Indie director Michael Winterbottom (Welcome to Sarajevo, 24 Hour Party People, Code 46, The Trip) helmed this effort, but response toward the film has been divided. Roughly half of reviewers thought it was an efficient neo-noir thriller with a welcome emphasis on character over action. Slightly more commented that the picture felt uneven and unbalanced, failing to make the most of its cast or story. It stars Dev Patel and Radhika Apte.


Blasts from the Past!

You can always count on Arrow Video to release some unique genre pictures and obscurities. This week, they have the drama, Toys Are Not for Children (1972). This effort is about an emotionally stunted woman who hasn’t gotten rid of her old childhood playthings. When her life begins to unravel, her life becomes exceptionally dark and disturbing.

Arrow is putting out the title as a Special Edition. The movie has been given a 2K restoration, and the disc bonuses include a film expert commentary, newly filmed appreciation by an historian, a video essay on the picture, the original theme song, and a trailer.

Kino has a wide variety of titles coming your way, too. Baby Blood (1990) aka The Evil Within is a strange and bloody little French horror picture about a worm-like creature that finds its way inside a woman’s belly and pressures the victim to commit murder. This is in order to provide the blood it needs to survive and ultimately be reborn in its fully monstrous form. Now, the HD restored, uncut, uncensored version has found its way on Blu-ray. You’ll also get a film historian audio commentary and both the French and English audio tracks.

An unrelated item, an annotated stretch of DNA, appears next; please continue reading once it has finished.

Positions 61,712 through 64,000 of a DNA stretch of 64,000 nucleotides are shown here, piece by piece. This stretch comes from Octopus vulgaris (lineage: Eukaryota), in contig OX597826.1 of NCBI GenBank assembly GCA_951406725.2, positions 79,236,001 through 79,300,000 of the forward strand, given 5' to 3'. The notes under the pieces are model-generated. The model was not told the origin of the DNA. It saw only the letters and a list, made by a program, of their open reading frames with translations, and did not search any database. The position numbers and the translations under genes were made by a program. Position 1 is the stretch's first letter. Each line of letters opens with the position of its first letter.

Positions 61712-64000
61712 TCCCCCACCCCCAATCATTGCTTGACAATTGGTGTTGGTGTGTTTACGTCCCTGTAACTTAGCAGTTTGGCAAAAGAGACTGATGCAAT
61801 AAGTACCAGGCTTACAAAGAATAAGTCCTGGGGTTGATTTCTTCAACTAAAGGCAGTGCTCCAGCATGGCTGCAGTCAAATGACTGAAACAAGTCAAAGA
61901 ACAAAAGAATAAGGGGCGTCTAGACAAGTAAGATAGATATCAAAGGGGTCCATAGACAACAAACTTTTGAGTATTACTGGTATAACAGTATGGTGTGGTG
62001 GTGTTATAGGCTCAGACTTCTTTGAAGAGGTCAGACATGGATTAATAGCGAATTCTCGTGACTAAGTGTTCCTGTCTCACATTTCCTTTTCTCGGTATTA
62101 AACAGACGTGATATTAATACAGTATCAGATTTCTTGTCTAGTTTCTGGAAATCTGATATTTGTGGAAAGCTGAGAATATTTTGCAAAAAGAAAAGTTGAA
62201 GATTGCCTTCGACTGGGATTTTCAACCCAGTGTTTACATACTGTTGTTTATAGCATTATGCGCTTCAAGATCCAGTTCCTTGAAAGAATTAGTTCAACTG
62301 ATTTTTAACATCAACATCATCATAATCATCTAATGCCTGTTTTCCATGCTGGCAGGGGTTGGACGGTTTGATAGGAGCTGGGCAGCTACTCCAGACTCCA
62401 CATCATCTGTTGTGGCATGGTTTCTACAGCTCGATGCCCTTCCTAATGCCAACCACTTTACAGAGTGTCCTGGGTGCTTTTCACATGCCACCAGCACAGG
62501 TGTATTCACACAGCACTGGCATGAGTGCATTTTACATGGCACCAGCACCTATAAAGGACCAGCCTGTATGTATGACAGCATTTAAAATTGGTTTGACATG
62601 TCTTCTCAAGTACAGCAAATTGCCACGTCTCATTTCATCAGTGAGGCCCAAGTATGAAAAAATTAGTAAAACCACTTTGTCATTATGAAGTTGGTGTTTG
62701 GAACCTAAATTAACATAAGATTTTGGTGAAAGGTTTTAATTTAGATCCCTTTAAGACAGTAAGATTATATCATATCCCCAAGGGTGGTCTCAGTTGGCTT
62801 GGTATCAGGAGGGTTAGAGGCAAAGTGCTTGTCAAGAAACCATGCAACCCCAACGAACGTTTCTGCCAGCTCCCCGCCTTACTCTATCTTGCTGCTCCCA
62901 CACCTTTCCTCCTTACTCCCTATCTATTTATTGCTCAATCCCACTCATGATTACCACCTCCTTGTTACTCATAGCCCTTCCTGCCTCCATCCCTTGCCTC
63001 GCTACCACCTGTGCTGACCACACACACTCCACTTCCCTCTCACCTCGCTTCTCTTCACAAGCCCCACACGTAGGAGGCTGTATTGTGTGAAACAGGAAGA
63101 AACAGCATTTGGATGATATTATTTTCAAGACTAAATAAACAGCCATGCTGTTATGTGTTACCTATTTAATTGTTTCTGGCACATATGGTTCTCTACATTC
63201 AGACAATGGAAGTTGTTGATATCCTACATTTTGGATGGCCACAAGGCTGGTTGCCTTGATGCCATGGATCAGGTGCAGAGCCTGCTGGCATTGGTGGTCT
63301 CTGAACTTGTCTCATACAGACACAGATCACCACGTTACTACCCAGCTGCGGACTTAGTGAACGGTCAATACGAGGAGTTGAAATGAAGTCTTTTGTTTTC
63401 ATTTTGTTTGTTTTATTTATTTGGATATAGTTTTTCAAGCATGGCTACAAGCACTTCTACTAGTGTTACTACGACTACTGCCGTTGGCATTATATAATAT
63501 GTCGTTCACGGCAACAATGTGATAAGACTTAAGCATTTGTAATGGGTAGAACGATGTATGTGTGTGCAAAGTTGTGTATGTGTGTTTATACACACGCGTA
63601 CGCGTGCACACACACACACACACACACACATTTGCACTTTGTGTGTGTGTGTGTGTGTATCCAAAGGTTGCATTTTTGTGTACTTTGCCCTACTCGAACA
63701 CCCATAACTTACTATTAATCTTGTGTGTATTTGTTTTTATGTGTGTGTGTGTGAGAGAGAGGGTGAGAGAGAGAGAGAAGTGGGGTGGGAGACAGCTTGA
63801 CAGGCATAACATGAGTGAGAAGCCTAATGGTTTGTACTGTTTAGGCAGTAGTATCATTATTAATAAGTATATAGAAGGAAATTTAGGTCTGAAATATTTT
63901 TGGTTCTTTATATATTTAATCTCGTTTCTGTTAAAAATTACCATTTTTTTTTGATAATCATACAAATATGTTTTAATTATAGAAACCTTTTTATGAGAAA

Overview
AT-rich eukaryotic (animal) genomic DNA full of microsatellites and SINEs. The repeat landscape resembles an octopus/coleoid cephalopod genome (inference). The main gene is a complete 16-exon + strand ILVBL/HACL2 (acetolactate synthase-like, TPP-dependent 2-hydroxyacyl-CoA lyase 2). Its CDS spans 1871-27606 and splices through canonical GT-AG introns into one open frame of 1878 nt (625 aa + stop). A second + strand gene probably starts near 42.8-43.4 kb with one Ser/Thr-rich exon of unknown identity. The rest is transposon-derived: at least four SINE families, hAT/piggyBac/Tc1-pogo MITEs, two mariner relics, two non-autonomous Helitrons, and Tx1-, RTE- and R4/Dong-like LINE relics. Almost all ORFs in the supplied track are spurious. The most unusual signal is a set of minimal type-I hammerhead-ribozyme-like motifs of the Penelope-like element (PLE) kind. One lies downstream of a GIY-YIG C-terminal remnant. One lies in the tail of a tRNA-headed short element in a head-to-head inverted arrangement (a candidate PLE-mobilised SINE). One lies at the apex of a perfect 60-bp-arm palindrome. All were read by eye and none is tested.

If you’re in the mood for something lighter, you can also pick up Father Hood (1993) on Blu-ray. This Patrick Swayze comedy follows a small-time criminal whose latest scheme is interrupted by the unexpected arrival of his children. It includes a trailer.